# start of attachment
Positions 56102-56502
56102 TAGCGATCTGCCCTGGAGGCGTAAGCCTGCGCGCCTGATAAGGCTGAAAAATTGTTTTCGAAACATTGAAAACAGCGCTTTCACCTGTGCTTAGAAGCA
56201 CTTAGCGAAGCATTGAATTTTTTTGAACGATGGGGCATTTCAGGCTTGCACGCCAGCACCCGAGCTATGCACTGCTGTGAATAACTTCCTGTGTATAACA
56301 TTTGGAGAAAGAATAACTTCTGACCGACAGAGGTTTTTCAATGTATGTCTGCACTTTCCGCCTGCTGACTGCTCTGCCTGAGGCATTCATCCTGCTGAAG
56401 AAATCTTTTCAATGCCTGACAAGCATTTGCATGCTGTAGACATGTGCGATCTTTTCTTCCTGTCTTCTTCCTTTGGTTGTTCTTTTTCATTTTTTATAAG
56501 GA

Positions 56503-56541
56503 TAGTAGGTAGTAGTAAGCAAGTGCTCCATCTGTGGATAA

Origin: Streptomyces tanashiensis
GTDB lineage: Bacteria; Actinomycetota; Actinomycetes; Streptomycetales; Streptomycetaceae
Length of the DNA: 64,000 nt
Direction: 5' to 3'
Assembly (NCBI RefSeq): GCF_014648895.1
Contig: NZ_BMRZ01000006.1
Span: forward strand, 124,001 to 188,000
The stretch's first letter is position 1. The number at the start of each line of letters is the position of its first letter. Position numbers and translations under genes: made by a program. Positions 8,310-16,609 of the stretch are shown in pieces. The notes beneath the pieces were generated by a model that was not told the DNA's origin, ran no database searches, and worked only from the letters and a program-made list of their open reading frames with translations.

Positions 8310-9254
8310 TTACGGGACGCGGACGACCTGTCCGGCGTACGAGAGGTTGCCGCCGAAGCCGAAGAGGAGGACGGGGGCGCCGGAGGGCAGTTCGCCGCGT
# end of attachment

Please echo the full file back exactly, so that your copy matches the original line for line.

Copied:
Positions 56102-56502
56102 TAGCGATCTGCCCTGGAGGCGTAAGCCTGCGCGCCTGATAAGGCTGAAAAATTGTTTTCGAAACATTGAAAACAGCGCTTTCACCTGTGCTTAGAAGCA
56201 CTTAGCGAAGCATTGAATTTTTTTGAACGATGGGGCATTTCAGGCTTGCACGCCAGCACCCGAGCTATGCACTGCTGTGAATAACTTCCTGTGTATAACA
56301 TTTGGAGAAAGAATAACTTCTGACCGACAGAGGTTTTTCAATGTATGTCTGCACTTTCCGCCTGCTGACTGCTCTGCCTGAGGCATTCATCCTGCTGAAG
56401 AAATCTTTTCAATGCCTGACAAGCATTTGCATGCTGTAGACATGTGCGATCTTTTCTTCCTGTCTTCTTCCTTTGGTTGTTCTTTTTCATTTTTTATAAG
56501 GA

Positions 56503-56541
56503 TAGTAGGTAGTAGTAAGCAAGTGCTCCATCTGTGGATAA

Origin: Streptomyces tanashiensis
GTDB lineage: Bacteria; Actinomycetota; Actinomycetes; Streptomycetales; Streptomycetaceae
Length of the DNA: 64,000 nt
Direction: 5' to 3'
Assembly (NCBI RefSeq): GCF_014648895.1
Contig: NZ_BMRZ01000006.1
Span: forward strand, 124,001 to 188,000
The stretch's first letter is position 1. The number at the start of each line of letters is the position of its first letter. Position numbers and translations under genes: made by a program. Positions 8,310-16,609 of the stretch are shown in pieces. The notes beneath the pieces were generated by a model that was not told the DNA's origin, ran no database searches, and worked only from the letters and a program-made list of their open reading frames with translations.

Positions 8310-9254
8310 TTACGGGACGCGGACGACCTGTCCGGCGTACGAGAGGTTGCCGCCGAAGCCGAAGAGGAGGACGGGGGCGCCGGAGGGCAGTTCGCCGCGT